Supervisors support tax incentives for Harley-Davidson Financial

Carson City supervisors threw their support Thursday behind Harley-Davidson Financial Corp.'s application for state tax breaks

The Carson-based company employs 500 at its largest subsidiary office on Technology Way, but needs to relocate before November 2004 when its lease expires. The company is planning to build a new office, estimated to cost $30 million, somewhere in Nevada, company officials say.

The company payroll represents $15 million and, based on its expected future earnings, would be given a tax break of $235,125 in a one-time sales tax abatement purchase and $108,955 over a 10-year period in city property taxes, the city estimates.

"This is a real success story for Carson City," said Mayor Ray Masayko. "I am absolutely committed to doing anything we can do to help Harley-Davidson Financial in Carson City. I see (the company) as an anchor in our community."

An estimated 80 percent of the employees who work at the Carson plant live in the city, a company official told supervisors Thursday.

The board unanimously approved signing a letter of support to be sent to the state Commission on Economic Development.

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A conceptual plan for the Ronald D. Wilson Memorial Park, to be located along Mark Way near James Drive, was approved by Carson City supervisors Thursday.

Supervisors allocated $70,500 for the first phase of construction. Owners of the neighboring Cottonwood Mobile Home Park asked the city to purchase a 25-foot by 288-foot strip of land on the park's west side to act as a landscaped buffer. Instead, supervisors asked staff to design butter mitigation concepts for the area to create a visual and physical buffer zone.

The city will install 40 evergreen trees to be 6-feet tall at a minimum along the entire eastern side of a chain link fence that will be placed along the park's west property line. The fence and trees will be installed before any other construction activities occur at the park, city staff said in a report to supervisors.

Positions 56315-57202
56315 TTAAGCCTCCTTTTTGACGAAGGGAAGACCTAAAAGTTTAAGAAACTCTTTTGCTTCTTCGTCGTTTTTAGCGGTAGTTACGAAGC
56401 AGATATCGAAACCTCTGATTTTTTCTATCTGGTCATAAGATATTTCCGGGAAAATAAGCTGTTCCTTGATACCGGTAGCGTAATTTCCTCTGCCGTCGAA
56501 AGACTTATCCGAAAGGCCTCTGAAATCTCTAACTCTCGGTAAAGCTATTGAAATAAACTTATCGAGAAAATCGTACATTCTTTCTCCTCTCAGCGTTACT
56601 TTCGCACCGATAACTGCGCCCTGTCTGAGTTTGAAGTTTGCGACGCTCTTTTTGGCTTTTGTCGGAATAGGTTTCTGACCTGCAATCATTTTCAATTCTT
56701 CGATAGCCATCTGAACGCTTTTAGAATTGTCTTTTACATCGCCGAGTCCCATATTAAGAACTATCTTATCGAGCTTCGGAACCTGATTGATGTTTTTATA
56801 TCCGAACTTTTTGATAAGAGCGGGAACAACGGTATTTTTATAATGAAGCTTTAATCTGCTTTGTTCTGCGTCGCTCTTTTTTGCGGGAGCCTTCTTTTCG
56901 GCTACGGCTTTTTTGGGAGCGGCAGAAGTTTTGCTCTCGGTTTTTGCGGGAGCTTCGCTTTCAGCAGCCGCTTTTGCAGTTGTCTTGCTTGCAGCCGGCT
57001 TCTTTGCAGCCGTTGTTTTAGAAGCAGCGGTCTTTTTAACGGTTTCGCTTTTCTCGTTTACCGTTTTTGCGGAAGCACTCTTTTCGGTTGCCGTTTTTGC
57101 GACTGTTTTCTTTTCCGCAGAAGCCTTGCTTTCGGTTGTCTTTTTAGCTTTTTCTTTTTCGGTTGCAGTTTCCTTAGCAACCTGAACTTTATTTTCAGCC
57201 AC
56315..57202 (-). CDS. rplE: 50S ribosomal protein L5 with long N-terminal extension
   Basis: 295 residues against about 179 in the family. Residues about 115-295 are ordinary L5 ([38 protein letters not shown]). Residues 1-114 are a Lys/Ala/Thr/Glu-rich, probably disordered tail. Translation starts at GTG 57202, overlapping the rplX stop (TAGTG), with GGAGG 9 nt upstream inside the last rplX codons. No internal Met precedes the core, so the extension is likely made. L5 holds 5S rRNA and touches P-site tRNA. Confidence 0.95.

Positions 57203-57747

"I think it's appropriate and timely that we approve this master plan," said Supervisor Pete Livermore.

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No discussion took place Thursday before city supervisors approved an $85,000 settlement for Brian Elder, a resident who sued the city, the sheriff's department and three deputies for an alleged beating on Christmas Eve 1999.

Elder filed a violation of civil rights claim with the U.S. District Court in Reno for monetary damages after he was acquitted of several misdemeanor charges stemming from the incident.

According to court documents, Elder's attorneys claim his civil rights were violated when he was thrown to the ground and beaten on the back of the head and back with a baton when handcuffed by deputies Bob Guimont and Troy Graunke.

Officers were responding to a report of excessive noise and arrested Elder and another man following a struggle.

Elder reportedly received a cut to his head, a chipped vertebrae, neck and back injuries and several abrasions to his face during the struggle. He was arrested and officers asked for charges of battery of a peace officer, disturbing the peace, obstructing and resisting, and riding a dirt bike within 500 feet of a residence. Elder was acquitted of all charges.

Carson City District Attorney's Office sought a settlement with Elder instead of risking an impending jury trial where they could have potentially been liable for up to $150,000 in attorneys fees and damage awards.


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